Paul – Last Friday we posted Greg Smith’s take on why an NFL starting quarterback should not double as his team’s holder. Smith’s Exhibit A in the case was Tony Romo, who despite the most famous play of his career, had returned to holding this season after Dallas punter Mat McBriar was injured. McBriar returned to the lineup a few weeks back, but only punting. Romo continued moonlighting on special teams as the holder for rookie kicker Dan Bailey. Until yesterday in Arizona, when McBriar resumed holding. Bailey promptly missed two field goals, snapping his streak of 26 consecutive field goals made. Might Bailey have been spooked by the switch from Romo back to McBriar? Perhaps Dallas should have done like Crash said, and respected the streak.
Nick – The Giants were in a tough situation late in their matchup with the Packers yesterday. They were in the red zone with just over a minute to go, and had to score a touchdown but didn’t want to leave Aaron Rodgers with too much time to win the game. The G-men were focused on tying the game, which was rightfully their top priority, and they were able to. But Rodgers had 58 seconds to drive down the field, and only needed 14 of them to get in field goal range. New York played well, but to beat the Packers, Rodgers can’t have the last possession.
Jonathan – NFL quarterbacks are lighting it up this season. It’s amazing to see how easy Drew Brees, Tom Brady and Aaron Rodgers make the game look. They are all putting up career numbers and all three could challenge Dan Marino’s single-season passing record. Brees became the only player in NFL history to throw for 4,000 yards through the first 12 games of a season on Sunday. Brady and Rodgers are not far behind.
NO 2011 Drew Brees 4,031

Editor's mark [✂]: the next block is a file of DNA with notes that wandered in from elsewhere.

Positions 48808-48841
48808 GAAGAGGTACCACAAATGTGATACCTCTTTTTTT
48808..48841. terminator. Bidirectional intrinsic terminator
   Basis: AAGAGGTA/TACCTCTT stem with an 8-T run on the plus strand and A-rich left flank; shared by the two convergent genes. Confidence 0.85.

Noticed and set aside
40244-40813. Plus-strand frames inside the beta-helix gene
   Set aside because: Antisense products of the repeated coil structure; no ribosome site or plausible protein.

NE 2011 Tom Brady 3,916
OAK 2002 Rich Gannon 3,877
NO 2008 Drew Brees 3,870
GB 2011 Aaron Rodgers 3,844
ARI 2008 Kurt Warner 3,741
Tiff – I almost thought the New York Giants were going to beat the Green Bay Packers on Sunday. But then with 45 seconds left in the game, I couldn’t help but think of Sesame Street, as the Packers last drive was brought to you by the letter “J”: Jermichael, Jordy, Jennings. Packers 12-0? Justified.
Dave – Another week and a few more touchdown catches that force a re-explanation of what is a touchdown catch, why a catch in the end zone is different than a catch in the field of play, why the parameters of holding onto the ball are different when hitting the ground versus when upright… ugh. Can’t we find some way of simplifying this? A receiver can bobble the ball, questionably have possession (Greg Jennings, I’m looking at you), have it knocked away and it’s ruled a touchdown. Another receiver (Jermaine Gresham) can catch the ball in the end zone and get two feet in but have the ball jiggle a smidge while it touches the ground and it’s ruled incomplete?? Jennings never had as much control as Gresham, and Gresham ended the play with the ball cradled in his belly, while Jennings ended the play with the ball bouncing on the turf. And let’s not get started on running backs who break the plane of goal line with the nose of the ball while their entire body is out of bounds… then have the small smacked free. I guess the good news for the NFL is that the catch/no-catch touchdown dilemma pales in comparison to the abomination that is the BCS Bowl system.